Cutting-edge artificial intelligence designed to model written language has demonstrated an unprecedented capability: predicting significant life events and even estimating the time of death.
A collaborative research effort from DTU, University of Copenhagen, ITU, and Northeastern University in the US has harnessed the power of large-scale data to train transformer models, similar to ChatGPT, revealing their potential to systematically organize data and forecast pivotal moments in an individual’s life.
The study, titled “Using Sequences of Life-events to Predict Human Lives,” published in Nature Computational Science, delves into the analysis of health data and labor market attachment for a staggering 6 million Danes. The model, aptly named life2vec, surpassed other advanced neural networks in predicting outcomes, such as personality traits and the time of death, with remarkable accuracy after undergoing initial training to recognize patterns in the data.
Professor Sune Lehmann from DTU, the lead author of the article, emphasizes the broader implications of their research: “Scientifically, what is exciting for us is not so much the prediction itself, but the aspects of data that enable the model to provide such precise answers.”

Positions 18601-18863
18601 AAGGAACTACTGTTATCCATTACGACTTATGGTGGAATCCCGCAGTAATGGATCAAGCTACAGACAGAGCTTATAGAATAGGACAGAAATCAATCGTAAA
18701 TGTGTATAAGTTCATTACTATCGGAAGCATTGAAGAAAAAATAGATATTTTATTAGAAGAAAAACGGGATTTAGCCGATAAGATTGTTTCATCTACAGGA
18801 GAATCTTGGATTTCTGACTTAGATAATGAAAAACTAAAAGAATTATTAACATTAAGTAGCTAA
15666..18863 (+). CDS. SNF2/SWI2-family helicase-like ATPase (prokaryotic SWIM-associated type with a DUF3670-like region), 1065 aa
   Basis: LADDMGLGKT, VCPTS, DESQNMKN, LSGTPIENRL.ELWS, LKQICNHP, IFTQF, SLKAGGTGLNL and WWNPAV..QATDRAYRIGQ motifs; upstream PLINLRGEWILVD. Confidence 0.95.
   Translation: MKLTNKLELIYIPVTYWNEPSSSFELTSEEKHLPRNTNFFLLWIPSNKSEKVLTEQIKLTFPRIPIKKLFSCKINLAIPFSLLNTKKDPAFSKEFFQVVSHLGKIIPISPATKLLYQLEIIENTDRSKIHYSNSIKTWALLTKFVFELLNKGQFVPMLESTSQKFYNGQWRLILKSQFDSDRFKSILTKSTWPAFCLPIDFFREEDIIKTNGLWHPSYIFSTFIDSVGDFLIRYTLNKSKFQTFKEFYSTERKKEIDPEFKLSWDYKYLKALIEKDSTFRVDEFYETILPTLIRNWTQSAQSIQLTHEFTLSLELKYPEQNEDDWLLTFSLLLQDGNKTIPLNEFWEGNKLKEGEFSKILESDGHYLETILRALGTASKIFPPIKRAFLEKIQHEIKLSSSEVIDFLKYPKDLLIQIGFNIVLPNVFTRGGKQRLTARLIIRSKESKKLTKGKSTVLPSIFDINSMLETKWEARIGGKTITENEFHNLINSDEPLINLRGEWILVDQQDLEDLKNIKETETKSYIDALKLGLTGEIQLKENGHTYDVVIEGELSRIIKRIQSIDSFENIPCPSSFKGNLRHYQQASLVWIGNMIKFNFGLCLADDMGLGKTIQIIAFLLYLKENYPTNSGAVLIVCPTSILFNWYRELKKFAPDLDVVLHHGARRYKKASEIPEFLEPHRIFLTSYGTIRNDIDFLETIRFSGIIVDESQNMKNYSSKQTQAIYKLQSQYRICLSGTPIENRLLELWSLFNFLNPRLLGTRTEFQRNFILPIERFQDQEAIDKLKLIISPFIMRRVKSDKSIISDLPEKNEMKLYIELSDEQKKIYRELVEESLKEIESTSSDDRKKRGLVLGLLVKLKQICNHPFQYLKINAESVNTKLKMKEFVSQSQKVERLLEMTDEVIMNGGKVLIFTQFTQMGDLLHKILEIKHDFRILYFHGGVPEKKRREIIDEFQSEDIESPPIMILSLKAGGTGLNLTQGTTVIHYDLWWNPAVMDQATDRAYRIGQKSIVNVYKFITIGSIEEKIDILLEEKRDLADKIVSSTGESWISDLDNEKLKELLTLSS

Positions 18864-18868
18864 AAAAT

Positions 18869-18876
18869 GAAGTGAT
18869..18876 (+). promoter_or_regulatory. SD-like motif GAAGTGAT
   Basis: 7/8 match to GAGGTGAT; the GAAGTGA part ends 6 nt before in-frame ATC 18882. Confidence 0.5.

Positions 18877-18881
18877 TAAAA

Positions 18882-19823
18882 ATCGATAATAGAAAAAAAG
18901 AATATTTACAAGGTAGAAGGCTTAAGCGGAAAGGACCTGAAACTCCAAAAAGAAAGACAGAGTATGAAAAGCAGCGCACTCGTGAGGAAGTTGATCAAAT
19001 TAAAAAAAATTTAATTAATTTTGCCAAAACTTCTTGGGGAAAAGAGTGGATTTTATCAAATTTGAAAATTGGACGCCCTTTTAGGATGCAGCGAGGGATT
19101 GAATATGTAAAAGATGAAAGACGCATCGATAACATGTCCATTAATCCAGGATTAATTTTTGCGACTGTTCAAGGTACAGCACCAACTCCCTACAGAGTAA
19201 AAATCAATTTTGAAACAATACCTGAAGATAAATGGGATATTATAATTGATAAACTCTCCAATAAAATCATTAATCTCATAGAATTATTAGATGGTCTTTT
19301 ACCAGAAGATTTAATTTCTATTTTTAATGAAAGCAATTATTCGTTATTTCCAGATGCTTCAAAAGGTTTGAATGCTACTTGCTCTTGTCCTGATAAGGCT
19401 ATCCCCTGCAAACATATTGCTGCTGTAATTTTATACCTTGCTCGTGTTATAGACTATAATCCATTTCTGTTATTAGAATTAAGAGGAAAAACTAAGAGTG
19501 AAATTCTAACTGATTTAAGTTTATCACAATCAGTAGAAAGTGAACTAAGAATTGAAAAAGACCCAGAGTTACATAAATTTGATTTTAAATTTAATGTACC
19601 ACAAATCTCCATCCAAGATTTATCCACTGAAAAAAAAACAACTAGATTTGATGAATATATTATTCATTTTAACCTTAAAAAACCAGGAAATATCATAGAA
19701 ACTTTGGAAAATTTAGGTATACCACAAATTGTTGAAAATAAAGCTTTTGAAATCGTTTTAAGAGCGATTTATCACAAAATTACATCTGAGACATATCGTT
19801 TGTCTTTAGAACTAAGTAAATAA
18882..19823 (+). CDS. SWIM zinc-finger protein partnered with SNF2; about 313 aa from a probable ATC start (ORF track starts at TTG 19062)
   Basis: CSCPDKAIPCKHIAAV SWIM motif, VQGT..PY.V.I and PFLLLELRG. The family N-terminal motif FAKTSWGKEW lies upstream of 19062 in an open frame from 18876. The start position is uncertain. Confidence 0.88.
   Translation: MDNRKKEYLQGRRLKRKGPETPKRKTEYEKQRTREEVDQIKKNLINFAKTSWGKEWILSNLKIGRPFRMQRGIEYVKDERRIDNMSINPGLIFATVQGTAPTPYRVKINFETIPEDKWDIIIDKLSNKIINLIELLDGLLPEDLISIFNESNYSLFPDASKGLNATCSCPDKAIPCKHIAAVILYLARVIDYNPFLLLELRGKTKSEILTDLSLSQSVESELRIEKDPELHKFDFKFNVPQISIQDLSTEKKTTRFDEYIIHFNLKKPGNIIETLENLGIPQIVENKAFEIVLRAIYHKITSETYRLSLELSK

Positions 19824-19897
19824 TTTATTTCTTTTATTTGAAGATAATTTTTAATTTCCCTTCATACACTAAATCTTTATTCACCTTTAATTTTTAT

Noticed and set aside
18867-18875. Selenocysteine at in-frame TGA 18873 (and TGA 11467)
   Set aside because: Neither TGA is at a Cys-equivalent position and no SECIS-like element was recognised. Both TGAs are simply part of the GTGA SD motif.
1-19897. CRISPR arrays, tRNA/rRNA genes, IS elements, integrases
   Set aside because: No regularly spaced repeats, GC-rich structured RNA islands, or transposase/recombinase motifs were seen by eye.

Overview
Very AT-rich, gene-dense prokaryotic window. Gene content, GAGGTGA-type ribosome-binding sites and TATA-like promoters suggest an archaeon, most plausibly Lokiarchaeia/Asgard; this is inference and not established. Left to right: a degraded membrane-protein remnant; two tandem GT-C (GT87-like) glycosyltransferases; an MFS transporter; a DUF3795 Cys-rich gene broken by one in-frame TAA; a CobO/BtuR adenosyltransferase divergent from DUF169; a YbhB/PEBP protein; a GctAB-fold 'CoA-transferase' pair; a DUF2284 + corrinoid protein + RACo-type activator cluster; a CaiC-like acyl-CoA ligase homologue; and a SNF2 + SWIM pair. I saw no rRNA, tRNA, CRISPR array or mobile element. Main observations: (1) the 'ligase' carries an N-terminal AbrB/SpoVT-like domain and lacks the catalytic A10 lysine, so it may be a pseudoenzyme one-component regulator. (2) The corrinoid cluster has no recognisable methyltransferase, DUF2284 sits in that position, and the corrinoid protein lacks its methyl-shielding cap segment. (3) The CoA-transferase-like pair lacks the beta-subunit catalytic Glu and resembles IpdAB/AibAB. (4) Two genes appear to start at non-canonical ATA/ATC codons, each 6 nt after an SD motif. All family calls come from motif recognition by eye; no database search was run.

Life2vec’s predictions extend to crucial questions like the likelihood of death within a specified timeframe. Intriguingly, the model’s responses align with existing social science findings, reinforcing associations between factors like leadership positions, higher income, and increased survival chances.
Lehmann elucidates, “What’s exciting is to consider human life as a long sequence of events, similar to how a sentence in a language consists of a series of words. This is usually the type of task for which transformer models in AI are used, but in our experiments, we use them to analyze what we call life sequences, i.e., events that have happened in human life.”
Data protection concerns
Despite the groundbreaking potential, ethical considerations loom large. Protecting sensitive data, preserving privacy, and addressing biases in the data are challenges that must be comprehensively tackled before models like life2vec can be deployed to assess risks or predict preventable life events.
Lehmann underscores the need for a democratic discourse around these technologies, stating, “This discussion needs to be part of the democratic conversation so that we consider where technology is taking us and whether this is a development we want.”
Looking ahead, the researchers envision incorporating additional information, such as text, images, or social connections, to further enhance the capabilities of data-driven models. The intersection of social and health sciences, driven by advanced data analysis, promises a new frontier in understanding and predicting human experiences.